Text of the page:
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New Bell Gallery exhibit transcends photography to highlight social injustice

Works by renowned artist Hank Willis Thomas highlight past and present racism in America

Bronze arms protruding from bare white walls and multiple projections playing simultaneously add a new dimension to the photographs in Hank Willis Thomas’ exhibit, “Primary Sources.”

In the exhibit, which opens Sept. 11 in the David Winton Bell Gallery, Thomas strings together historical artifacts of America’s ongoing struggle with racism and discrimination. He assembles them in new ways to create his own “primary sources” that describe today’s social conflicts, “using them to point out and strengthen the message in those works,” said Jo-Ann Conklin, director of the Bell Gallery. “Thomas draws our attention to things we know about but don’t pay attention to,” she said.

Thomas is renowned in the art world for his photographs, and his work has decorated museums including the Whitney Museum of American Art in New York City. His pieces transcend the passive experience of looking at a static photograph, as he “pushes the boundaries” of the well-worn medium, said Alexis Lowry Murray, curator of the Bell Gallery.

“It’s in your face, and it’s an instant part of your reality,” said Jennifer Avery ’16.5, a monitor at the gallery.

Entering the Bell Gallery, viewers will notice that the walls are anything but flat. Along one side, bronze sculptures of drowning men recall a more classical approach to art and reflect a disturbing image of human solidarity in suffering. Beside these sculptures, a large plastic button proclaiming “KEEP THE FAITH BABY” in bright Pop Art-like text offsets the exhibit’s heavy themes with a message of hope.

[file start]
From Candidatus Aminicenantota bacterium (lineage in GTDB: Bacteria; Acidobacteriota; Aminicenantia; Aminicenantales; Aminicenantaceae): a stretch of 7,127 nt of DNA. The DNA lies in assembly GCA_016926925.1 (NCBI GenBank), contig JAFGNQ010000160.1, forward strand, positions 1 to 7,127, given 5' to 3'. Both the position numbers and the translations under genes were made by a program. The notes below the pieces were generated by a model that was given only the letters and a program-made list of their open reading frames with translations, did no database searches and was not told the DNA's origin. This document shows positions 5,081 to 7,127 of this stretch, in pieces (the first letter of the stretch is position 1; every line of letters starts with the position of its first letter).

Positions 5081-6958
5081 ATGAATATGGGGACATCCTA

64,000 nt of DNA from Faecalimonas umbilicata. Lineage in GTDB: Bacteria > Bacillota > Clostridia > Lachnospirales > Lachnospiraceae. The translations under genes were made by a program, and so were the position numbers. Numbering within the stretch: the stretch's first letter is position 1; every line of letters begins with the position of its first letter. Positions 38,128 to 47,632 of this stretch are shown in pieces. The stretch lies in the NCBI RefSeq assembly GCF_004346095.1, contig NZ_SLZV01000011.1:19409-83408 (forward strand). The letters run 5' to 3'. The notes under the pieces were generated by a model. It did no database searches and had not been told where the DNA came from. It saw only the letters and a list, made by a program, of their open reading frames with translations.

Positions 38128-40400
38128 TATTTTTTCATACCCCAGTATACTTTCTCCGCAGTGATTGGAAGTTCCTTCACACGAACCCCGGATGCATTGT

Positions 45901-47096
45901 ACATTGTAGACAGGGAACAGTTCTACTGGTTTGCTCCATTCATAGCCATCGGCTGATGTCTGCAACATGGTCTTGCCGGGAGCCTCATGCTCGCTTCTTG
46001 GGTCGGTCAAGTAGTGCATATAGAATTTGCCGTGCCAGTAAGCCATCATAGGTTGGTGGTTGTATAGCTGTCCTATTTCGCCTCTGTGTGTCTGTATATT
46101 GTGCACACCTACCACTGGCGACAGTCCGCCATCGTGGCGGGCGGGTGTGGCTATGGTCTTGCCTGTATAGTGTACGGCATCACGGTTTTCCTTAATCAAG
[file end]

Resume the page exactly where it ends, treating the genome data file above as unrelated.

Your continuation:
In creating three-dimensional pieces, Thomas makes “an object that isolates those gestures, brings them to focus more completely,” Conklin said.

Viewers who follow this wall end up in a dark room, with video clips of people including acclaimed writer James Baldwin and various news reporters speaking about the struggle against racism, past and present. Though some faces flicker in black and white while others are from newscasts of recent events, the voices form a united chorus that demonstrates how racism in America remains unchanged.

“He’s taking things Baldwin was saying in the 70’s and juxtaposing them with current events, and it seems like nothing has changed,” Conklin said, adding that this piece is her favorite in the exhibition.

The Bell Gallery’s curators chose to display Thomas’ work because he shows a “real commitment to social justice,” and his art is “accessible and legible to a variety of audiences,” Murray said. His work also demonstrates an artist’s power to raise awareness about social issues, she said.

The exhibit also features seemingly traditional photos that, upon closer examination, reveal hidden messages in their play with different media. A pair of portraits of silicone, fiberglass and metal finish called “Amandla” feature a black youth carrying chairs away from a blaze and another carrying an inverted American flag in his fist. Though the subjects hold the realism of a photo, their backgrounds are glossy, ill-defined spaces that reflect the viewer’s gaze. This technique highlights “our own relationship to history and the civil rights movement in the U.S.,” Murray said.

Beside these portraits, two bright white paintings hang side by side: One portrays an American flag in the wind, while another shows a single man in a vast blank space. Scenes of violence are projected behind the proud flag, and an overwhelming crowd is projected beside the lone man.

“It’s emotional and intellectual at the same time,” Avery said. “It affects the body and the heart and the mind all at once.”

The exhibit opens Friday and runs through Oct. 25.


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